# How does adding an ABox affect reasoner performance?

Hi All,

As we know, the profiles of OWL 2 are based on Description Logic, for instance, OWL 2 DL profile is underpinned by the SROIQ description logic. This is done mostly to ensure a known (and acceptable) performance of standard reasoning tasks that are implemented on the TBox, i.e, on the ontologies that are created by using the language constructs provided by this particular OWL 2 profile.

My question is: what will happen to the performance after ABox data is added on top of the TBox? How does that change the performance of the reasoning tasks? where can I find more information on this?

And discussion/hint on this regard is very much appreciated!

Take a look at the computational properties of the OWL profiles (Table 10). It tells you all everything you always wanted to know about complexity (which you are not afraid to ask) :)

OWL 2 RL and OWL 2 QL both have performance bounds for both A-Box and T-Box queries.

What do you learn from knowing that OWL 2 DL has an asymptotic worst-case runtime complexity of 2-NExp-Time? When you look into the list of complexities cited by Antoine, you see that this is about roughly 2^(2^n) computational steps for input of size n. And this meant for the case of using a non-deterministic computer. Such kind of computers do not exist (yet, we're still all waiting for quantum computers!) so, provided P != NP (and, therefore, 2-EXP-Time != 2-NExp-Time), you can probably add one more exponential level in order to use an "ordinary" deterministic machine to simulate the non-deterministic one. This results in roughly

``````2^(2^(2^n)) steps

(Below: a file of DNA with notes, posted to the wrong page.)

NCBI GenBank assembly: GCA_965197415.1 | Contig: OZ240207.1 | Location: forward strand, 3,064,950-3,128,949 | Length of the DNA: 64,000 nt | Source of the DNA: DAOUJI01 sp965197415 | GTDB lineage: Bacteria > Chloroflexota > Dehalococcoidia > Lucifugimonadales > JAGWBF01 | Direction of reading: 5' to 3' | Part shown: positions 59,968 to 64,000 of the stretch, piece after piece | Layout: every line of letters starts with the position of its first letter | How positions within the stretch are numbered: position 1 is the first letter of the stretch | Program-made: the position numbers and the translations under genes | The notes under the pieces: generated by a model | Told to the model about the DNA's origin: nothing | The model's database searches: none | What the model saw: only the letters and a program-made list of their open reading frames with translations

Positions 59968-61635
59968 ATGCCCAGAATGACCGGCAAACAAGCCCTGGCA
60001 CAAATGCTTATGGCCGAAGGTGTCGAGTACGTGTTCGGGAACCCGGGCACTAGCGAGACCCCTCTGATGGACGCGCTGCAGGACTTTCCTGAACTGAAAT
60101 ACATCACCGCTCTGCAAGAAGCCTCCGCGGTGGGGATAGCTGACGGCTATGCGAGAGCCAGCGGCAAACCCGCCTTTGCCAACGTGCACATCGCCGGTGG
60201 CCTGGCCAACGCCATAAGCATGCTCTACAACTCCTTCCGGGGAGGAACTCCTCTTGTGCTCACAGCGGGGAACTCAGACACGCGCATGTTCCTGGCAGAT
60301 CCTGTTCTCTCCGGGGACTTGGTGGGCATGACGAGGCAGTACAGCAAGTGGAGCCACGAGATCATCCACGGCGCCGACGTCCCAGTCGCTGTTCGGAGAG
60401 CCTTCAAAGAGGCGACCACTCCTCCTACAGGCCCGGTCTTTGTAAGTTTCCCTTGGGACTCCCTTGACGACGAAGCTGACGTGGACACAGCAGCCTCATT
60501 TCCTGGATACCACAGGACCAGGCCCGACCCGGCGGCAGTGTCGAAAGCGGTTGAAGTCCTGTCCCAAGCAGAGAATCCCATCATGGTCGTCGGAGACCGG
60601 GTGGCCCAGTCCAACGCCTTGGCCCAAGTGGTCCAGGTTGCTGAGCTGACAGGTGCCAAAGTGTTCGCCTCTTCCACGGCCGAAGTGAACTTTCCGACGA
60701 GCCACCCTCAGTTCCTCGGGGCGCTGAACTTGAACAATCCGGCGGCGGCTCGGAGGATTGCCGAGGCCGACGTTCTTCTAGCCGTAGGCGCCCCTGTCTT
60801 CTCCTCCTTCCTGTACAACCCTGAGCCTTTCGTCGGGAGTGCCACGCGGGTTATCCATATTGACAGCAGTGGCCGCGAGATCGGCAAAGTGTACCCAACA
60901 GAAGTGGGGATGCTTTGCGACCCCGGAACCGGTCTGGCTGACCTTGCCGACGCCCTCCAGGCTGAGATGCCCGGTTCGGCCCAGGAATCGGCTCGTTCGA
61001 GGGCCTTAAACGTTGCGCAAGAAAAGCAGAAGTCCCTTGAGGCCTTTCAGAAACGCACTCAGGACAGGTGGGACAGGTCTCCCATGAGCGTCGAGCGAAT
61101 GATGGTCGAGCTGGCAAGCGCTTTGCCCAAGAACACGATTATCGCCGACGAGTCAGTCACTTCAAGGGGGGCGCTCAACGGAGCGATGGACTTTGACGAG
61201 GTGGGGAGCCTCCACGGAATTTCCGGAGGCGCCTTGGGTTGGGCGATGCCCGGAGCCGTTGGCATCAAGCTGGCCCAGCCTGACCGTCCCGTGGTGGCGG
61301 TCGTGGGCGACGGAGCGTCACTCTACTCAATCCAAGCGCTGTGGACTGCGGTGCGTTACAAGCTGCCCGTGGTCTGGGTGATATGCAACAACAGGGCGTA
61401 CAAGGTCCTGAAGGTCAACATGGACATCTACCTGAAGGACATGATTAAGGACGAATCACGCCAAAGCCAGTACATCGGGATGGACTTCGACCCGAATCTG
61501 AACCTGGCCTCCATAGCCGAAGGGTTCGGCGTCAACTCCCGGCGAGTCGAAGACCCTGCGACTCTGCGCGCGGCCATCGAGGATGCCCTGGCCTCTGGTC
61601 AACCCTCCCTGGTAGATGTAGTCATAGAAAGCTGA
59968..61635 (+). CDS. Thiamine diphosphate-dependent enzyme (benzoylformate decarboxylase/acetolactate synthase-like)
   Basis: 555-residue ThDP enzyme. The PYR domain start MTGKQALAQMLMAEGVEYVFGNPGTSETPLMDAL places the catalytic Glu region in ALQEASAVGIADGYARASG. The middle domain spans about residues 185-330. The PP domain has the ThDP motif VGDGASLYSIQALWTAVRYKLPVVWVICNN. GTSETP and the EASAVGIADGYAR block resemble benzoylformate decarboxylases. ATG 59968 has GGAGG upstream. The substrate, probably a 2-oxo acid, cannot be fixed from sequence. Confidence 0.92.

``````

Just to get an idea of what this means: For an absurdly tiny input size of n = 4 (an ontology of 4 axioms, or 4 classes, or whatever, i.e., a typical spot test case for OWL reasoners :-)), we get

``````2^(2^(2^4) = 2^(2^16) = 2^65536 > 10^19728
``````

i.e., a number with almost 20,000 decimal digits. Just for comparison, according to Wolfram Alpha, the estimated number of atoms in the universe is about 10^80, i.e., a number with "only" 80 decimal digits!

So, stuff like this is pretty much all you can learn from the complexity results for decidable logic formalisms (or any other computational languages). That's not particularly useful, right? What you certainly really want to know is what runtime you can expect in practice. But you won't find any theoretical results about what can happen in practice.

The only thing you can do is check for results of evaluations that have been conducted by people for certain practical input scenarios. Typically, the results will in these cases be muuuuuuch better than the numbers from the complexity theory. In some rare cases, things may really go bad, but I don't care much about this as long as the system works well on most of the input. In any case, complexity theory does not give us any helpful advice about the expected runtime behaviour. We have to test, test, test! That's the only way we can get any helpful information about the runtime behaviour of a particular reasoner on a particular kind of input data.